Students take animal dissection to the next step

  • By MIKE HOUSEHOLDER
  • Sunday, April 3, 2016 10:36pm
  • NewsSchools

CROSWELL, Mich. — Students all over the U.S. dissect animals as a kind of high school rite of passage.

Not many, though, stuff and mount the critters afterward.

A Michigan high school is teaching students to do just that.

Croswell-Lexington High offered a taxidermy course for the first time this school year. So far, it’s been a hit.

Sixty students enrolled in the first two sections, and about a dozen had to be turned away, said Ryan Cayce, the principal at the school about 80 miles north of Detroit in a community near Lake Huron that long has embraced hunting and fishing.

Teacher Kyle Tubbs, who owns a taxidermy business, last year pitched the idea of a stand-alone class to Cayce, who gave it the green light.

Senior Matt Barker, a trapper and hunter, said the course is perfect for him.

“This is one of the best classes that I’ve had, because it’s a very hands-on class,” Barker said, taking a break from fleshing an opossum he trapped in his grandfather’s backyard.

Students in the 13-week class must bring in an animal that they hunted, trapped or found dead.

Road kill counts.

In Mieyah Brenton’s case, the red-bellied woodpecker the senior worked on was a gift from the family cat.

“I just want this eye to be where it’s supposed to,” an exasperated Brenton said to her lab mates before jamming a blade into the bird’s eye.

Brenton said many people think the class is gross, but “it’s just kind of something that’s cool to learn, especially if you like biology.”

The class meets state standards for science instruction, Tubbs said. Many students in the taxidermy class already have taken biology, Cayce said.

“It fits in and integrates well with the other physical science courses,” he said.

And art, said Tubbs, who points out that students who mount a full-bodied animal are asked to create its natural habitat, which could include representations of water, dirt and plants.

“Trying to make something dead look like something that’s living again takes … skill,” said Claire Knapp, a junior who was drawn to learning about taxidermy after taking an anatomy course.

For the students who didn’t make it into the inaugural offering, there’s always next school year.

“I never thought that it would be this popular and (have) this much interest,” Tubbs said. “It’s just really cool for me, doing taxidermy and as a teacher, to see the interest that we have with this class.”

More in News

A map of Lower Skilak Campground shows the areas that will be closed in July and August 2024. (Graphic provided by U.S. Fish and Wildlife Service)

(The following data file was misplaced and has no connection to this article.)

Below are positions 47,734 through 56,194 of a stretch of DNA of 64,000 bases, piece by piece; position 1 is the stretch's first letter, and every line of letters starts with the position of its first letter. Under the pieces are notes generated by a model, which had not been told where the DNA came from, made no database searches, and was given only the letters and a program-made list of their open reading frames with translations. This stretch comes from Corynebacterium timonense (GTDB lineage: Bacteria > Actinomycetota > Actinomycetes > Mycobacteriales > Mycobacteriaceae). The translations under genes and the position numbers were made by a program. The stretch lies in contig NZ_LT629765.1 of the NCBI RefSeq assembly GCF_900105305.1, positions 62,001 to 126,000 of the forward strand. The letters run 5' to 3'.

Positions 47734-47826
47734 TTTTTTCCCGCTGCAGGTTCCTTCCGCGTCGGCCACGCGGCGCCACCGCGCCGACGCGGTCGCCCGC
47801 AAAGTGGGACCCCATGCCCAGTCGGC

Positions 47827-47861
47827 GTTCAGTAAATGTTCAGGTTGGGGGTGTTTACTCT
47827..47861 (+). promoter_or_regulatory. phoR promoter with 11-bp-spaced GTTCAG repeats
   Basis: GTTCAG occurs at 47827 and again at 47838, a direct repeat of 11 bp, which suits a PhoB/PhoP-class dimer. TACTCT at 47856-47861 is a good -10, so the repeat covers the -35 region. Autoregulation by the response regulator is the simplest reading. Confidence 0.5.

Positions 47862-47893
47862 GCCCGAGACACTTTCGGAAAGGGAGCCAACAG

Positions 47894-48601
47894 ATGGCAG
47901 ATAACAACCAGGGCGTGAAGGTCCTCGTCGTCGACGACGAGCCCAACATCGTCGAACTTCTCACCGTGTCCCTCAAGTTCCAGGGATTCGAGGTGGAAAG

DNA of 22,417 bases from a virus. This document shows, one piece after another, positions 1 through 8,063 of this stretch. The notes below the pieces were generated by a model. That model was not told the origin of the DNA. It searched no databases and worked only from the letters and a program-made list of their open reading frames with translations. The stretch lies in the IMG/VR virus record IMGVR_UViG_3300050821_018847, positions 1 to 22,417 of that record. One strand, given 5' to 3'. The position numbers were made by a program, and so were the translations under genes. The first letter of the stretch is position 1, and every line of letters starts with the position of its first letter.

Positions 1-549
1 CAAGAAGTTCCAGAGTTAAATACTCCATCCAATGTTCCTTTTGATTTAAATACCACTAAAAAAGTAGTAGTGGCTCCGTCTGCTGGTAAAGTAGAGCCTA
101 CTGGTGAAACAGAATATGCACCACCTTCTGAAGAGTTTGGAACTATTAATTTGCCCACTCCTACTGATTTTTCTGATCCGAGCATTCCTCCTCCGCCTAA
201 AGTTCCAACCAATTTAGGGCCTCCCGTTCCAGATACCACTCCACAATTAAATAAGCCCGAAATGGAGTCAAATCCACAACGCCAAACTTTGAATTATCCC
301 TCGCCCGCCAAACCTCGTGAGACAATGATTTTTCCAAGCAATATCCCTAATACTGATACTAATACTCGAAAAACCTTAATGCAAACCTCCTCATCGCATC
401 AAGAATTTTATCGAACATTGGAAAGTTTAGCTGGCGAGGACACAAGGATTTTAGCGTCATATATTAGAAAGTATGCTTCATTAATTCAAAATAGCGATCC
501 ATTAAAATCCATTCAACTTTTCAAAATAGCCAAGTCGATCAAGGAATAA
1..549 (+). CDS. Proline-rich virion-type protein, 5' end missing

Areas of Lower Skilak Campground to close for repair starting Monday

The East Loop will be closed — projected to be reopened at noon on Aug. 4

Kenai Courthouse is photographed on Feb. 26, 2019, in Kenai, Alaska. (Clarion file)
Sterling resident sentenced to 30 years in prison for sexual abuse of minors

Additionally, Crane will face 15 years of supervised probation as well as sex offender registration and treatment

Shrubs grow outside of the Kenai Courthouse on Monday, July 3, 2023 in Kenai, Alaska. (Ashlyn O’Hara/Peninsula Clarion)
Former Soldotna police officer acquitted of 2023 assault allegations

He was found not guilty following a five-day trial in late June

A parade of cars and trucks flying flags in support of former President Donald Trump proceed down the Kenai Spur Highway in Kenai, Alaska, on Sunday, July 14, 2024. (Jake Dye/Peninsula Clarion)
Residents caravan across central peninsula in support of Trump

The parade came a day after an attempted assassination of the former president

Drummers perform during a celebration of the 10th anniversary of the Dena’ina Wellness Center in Kenai, Alaska, on Friday, July 12, 2024. (Jake Dye/Peninsula Clarion)
Kenaitze tribe celebrates 10 years of ‘far-fetched dream’ at wellness center

Community members recognized the work done at the Dena’ina Wellness Center over the past decade

The Kenai Safeway is seen on Wednesday, July 20, 2022. (Camille Botello/Peninsula Clarion)
Kenai and Soldotna Safeways may be sold under proposed Kroger-Albertsons merger

The local stores will be sold to CS Wholesale Grocers only if the merger overcomes suit from the FTC

Sockeye salmon caught in a set gillnet are dragged up onto the beach at a test site for selective harvest setnet gear in Kenai, Alaska, on Tuesday, July 25, 2023. (Jake Dye/Peninsula Clarion)
Draft plan published for disbursement of $11.5 million in 2021 and 2022 ESSN disasters

Public comment will be accepted for the draft spend plan until July 24

The Kasilof River is seen from the Kasilof River Recreation Area, July 30, 2019, in Kasilof, Alaska. (Photo by Erin Thompson/Peninsula Clarion)
King salmon fishing closed on Kasilof starting Monday

The emergency order is being issued to protect returning king salmon, citing weak returns

Soldotna City Hall is seen on Wednesday, June 23, 2021, in Soldotna, Alaska. (Ashlyn O’Hara/Peninsula Clarion)
Soldotna’s city council appropriates funds for FY 2025 capital projects

Improvements are described for streets, police facility, Soldotna Creek Park and Soldotna Community Memorial Park

Most Read